Blog 27th Jan 2014

The financial ombudsman service: Growing in presence and not to be overlooked

In recent years the Financial Ombudsman Service has seen its powers and market visibility grow markedly. So much so that the Personal Finance Society president David Ingram has told Money Marketing: “The industry is more scared of FOS than the FCA.” The latest FOS Plan and Budget for 2014/2015 was published in January 2014. This identifies the growth from just 25,000 cases in its first year of 2000/2001 to more than half a million cases in 2012/2013.

Businesses should not overlook the presence of FOS as unhappy consumers have free and direct access to the it. Since January 2012 the FOS has been making awards of up to £150,000. Of course, win or lose, the business will always still pay; the business will pay a non-refundable case fee of £500 no matter what the outcome of the Ombudsman’s findings.

Businesses ought to be concerned not just about the financial implications of a complaint to the FOS but also the allied reputational risk. As a result of the Financial Services Act 2012 (which came into force in April 2013) the FOS must now publish all binding final decisions which it issues. In a time of intense distrust and scrutiny directed towards the financial sector, all businesses are trying to regain the trust of consumers; in doing so they have recognised that following good industry practice is essential to avoid falling foul of the FOS. Executive director of Which?, Richard Lloyd, commented on the number of complaints shown in the FOS Plan and Budget: “[They] show that the banks still have a long way to go to transform their culture.”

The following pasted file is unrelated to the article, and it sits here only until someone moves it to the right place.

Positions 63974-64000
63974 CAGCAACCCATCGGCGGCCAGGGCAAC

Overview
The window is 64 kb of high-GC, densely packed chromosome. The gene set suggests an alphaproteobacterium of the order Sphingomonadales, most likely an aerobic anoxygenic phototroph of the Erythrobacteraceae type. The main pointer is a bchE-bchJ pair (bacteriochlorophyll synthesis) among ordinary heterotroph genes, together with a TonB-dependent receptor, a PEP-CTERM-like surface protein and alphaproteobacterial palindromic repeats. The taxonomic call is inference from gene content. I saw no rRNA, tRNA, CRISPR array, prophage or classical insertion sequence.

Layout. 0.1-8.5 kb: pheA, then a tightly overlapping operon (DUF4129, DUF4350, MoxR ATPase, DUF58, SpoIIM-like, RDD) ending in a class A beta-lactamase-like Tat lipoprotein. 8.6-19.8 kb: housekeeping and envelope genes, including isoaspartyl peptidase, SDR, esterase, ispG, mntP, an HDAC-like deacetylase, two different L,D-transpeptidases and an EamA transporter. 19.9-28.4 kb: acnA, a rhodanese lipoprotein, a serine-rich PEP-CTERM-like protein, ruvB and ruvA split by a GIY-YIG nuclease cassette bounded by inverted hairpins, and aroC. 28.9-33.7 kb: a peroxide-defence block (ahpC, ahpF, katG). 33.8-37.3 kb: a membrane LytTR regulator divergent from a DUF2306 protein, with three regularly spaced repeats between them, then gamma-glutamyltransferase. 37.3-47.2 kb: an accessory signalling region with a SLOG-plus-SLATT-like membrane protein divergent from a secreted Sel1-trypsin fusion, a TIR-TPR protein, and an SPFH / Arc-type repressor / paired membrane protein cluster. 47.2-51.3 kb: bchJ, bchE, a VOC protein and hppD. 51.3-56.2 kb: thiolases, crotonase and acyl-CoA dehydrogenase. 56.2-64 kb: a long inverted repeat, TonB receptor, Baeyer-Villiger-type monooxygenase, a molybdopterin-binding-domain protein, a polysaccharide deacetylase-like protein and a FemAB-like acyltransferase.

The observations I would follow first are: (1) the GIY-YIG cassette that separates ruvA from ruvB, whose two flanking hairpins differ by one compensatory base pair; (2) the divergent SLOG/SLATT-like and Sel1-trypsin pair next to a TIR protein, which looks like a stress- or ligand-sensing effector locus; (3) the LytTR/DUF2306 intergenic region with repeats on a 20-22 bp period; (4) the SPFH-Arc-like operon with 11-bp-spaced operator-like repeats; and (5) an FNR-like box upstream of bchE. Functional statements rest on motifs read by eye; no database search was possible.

It is noteworthy that in 2013 it was reported that First Direct, of the HSBC Group, received more complaints per consumer than any other brand. Starting today, 3 February 2014, Natalie Ceeney, former Chief Executive and Chief Ombudsman of the FOS, is the new Head of Customer Services at HSBC; just 3 months after her resignation from the FOS.

In addition, we await the Court of Appeal’s decision in Clark v In FocusAsset Management and Tax Solutions Ltd. Heard last October (2013), Mr and Mrs Clark are seeking the right for consumers to take their complaint to the FOS and, after accepting the decision (up to £150,000), sue the business for the outstanding sum; in that case up to £400,000. The repercussions for businesses and consumers are far reaching, potentially giving consumers two bites of the cherry and £150,000 in the bank to sue the business for the outstanding sum.

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